Valium is a popular and sedative hypnotic drug usually recommended through prescription.
Valium (also referred to by its generic name diazepam) is a benzodiazepine that is frequently prescribed to treat panic attacks and anxiety disorders. It is only legally available with a prescription.
Although you may wonder, “Is Valium a narcotic?” it is not. When used as directed by a doctor, it relaxes muscles, prevents convulsions, and has a sedative effect. Its effects are longer lasting than those of other benzodiazepines (20-70 hours) and users can typically feel the sedative effect within 30 to 60 minutes.
Valium works by increasing the effects of a chemical substance in the brain called GABA, which slows brain activity. When a person takes a dose of valium, the drug increases the effects of the GABA neurotransmitter, which lessens feelings of anxiety and reduces activity.
It has a number of effects on your body and many of these can turn out to be dangerous if the drug is abused or misused. Valium (diazepam) is usually prescribed for muscle spasms, anxiety, sleeplessness and many times for managing the alcohol withdrawal.
It is very common in those who want to get high due to its depressant effects. Many abusers combine Valium (diazepam) with alcohol or some other substances. Abuse occurs when the user
- Takes more doses more frequently than prescribed
- Takes doses in excess
- Takes via injection, snorting or crushing it to get it high
Short term effects
Valium (diazepam) disturbs the activity of nervous system including the brain activity to send signals or how communication occurring between different brains centers. When the user abuses this drug, they get a high which includes
- Co-ordination problem
- Feeling like drunk
After Valium (diazepam) reaches its high peaks, it can lead to a withdrawal period like come down or crash. Once the brain comes out of state where the body was drugged, it speeds up and rebounds and the mellow feeling goes away and yields undesirable effects like
Some common side effects of the drug are
- Dry mouth
- Slurred speech
- Respiratory rate decreases
- Delayed reflexes
- Blurred vision
- Memory consolidation decreases
Long term Side effects- Valium (diazepam)
If the user uses Valium (diazepam) in heavy doses and for a prolonged period, it can have serious effect on body and brain. These effects can either be permanent in some cases whereas life threatening in other cases. The long term effect include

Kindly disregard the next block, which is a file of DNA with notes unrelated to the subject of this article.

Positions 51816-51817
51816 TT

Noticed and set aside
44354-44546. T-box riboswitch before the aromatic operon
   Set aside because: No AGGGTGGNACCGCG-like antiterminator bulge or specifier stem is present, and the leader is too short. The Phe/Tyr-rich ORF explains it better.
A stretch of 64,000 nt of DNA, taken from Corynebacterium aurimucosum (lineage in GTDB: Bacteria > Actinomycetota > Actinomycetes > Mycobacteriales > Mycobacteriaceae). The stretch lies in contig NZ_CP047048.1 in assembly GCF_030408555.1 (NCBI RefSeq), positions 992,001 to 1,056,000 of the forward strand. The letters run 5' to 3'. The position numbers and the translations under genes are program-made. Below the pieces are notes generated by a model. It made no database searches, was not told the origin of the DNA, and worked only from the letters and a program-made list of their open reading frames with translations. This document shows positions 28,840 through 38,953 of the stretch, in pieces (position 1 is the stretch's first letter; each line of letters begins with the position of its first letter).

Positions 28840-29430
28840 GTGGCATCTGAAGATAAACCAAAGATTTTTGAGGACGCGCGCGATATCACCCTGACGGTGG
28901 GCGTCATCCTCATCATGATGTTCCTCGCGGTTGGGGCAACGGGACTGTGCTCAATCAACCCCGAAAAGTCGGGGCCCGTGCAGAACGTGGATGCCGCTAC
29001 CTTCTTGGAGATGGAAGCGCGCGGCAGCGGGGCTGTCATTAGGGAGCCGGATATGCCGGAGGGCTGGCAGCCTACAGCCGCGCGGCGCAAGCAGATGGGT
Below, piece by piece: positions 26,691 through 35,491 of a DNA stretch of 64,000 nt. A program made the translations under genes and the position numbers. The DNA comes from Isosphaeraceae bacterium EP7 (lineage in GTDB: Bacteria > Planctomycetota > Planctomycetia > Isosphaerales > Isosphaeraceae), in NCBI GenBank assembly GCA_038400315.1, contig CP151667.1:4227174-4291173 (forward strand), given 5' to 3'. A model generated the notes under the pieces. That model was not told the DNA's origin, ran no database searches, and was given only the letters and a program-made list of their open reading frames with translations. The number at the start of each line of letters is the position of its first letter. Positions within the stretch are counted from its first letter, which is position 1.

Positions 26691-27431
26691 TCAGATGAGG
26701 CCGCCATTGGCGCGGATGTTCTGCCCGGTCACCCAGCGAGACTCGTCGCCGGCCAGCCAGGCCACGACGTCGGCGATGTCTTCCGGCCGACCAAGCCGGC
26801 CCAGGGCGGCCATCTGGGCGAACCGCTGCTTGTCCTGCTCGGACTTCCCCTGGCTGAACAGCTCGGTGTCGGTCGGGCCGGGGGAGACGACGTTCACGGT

- Heart attack
- Breathing problems
- Slowed pulse
Valium (diazepam) addiction can also lead to job loss, financial difficulties and social isolation. It can also lead to physical damage happened due to accidents, which can be permanent. There are many health centers that can help you come out of Valium (diazepam) abuse. You can certainly put your problem to end with determination.
There are rehab centers as well for Valium (diazepam) addiction and they help people come out of the situation easily. The withdrawals of Valium (diazepam) are not only restricted to drug addicts, but anyone taking the drug can have similar experience.
Valium (diazepam) withdrawals are treated properly under detox center care or medical staff care. The physician can trace out the symptoms and lessen withdrawal effects. It is really important to understand that withdrawal caused due to Valium (diazepam) can very uncomfortable, so a lot of users give up the efforts of detox and get back to normal usage of the drug to put the symptoms like seizure or anxiety to rest.
If you are addicted to the drug make sure you do not lose control over your life and try to come out of it through right medical help.
How Common Is Valium Addiction and Abuse?
SAMHSA’s 2016 National Survey on Drug Use and Health reported that 6.9 percent of the U.S. population (or 18.7 million people) misused prescription drugs like Valium. Additionally, more than 7,900 people died from overdoses related to benzodiazepines like Valium in 2014.
Some people may become physically dependent and addicted to Valium, even if they initially use it as prescribed. However, in many instances, the pleasurable, short-term effects can be a catalyst for users to take more than the recommended dose or use it more frequently than prescribed. Misusing Valium in this way is a form of prescription drug abuse.
There are many other ways people misuse Valium and other prescription drugs, such as:
- Taking someone else’s Valium prescription
- Buying Valium from a drug dealer, friend, or family member
- Taking a larger dose of Valium than is prescribed
- Taking Valium more often than prescribed
- Using Valium in a way other than prescribed, such as injecting it
Although Valium has is helpful for some and has legitimate medical uses, it can also be very dangerous when abused. Even if it’s prescribed by a doctor, Valium (when misused) can cause serious physical side effects, increase a user’s risk of getting into a car accident, and cause uncomfortable and harmful withdrawal effects when addicted users stop taking it suddenly.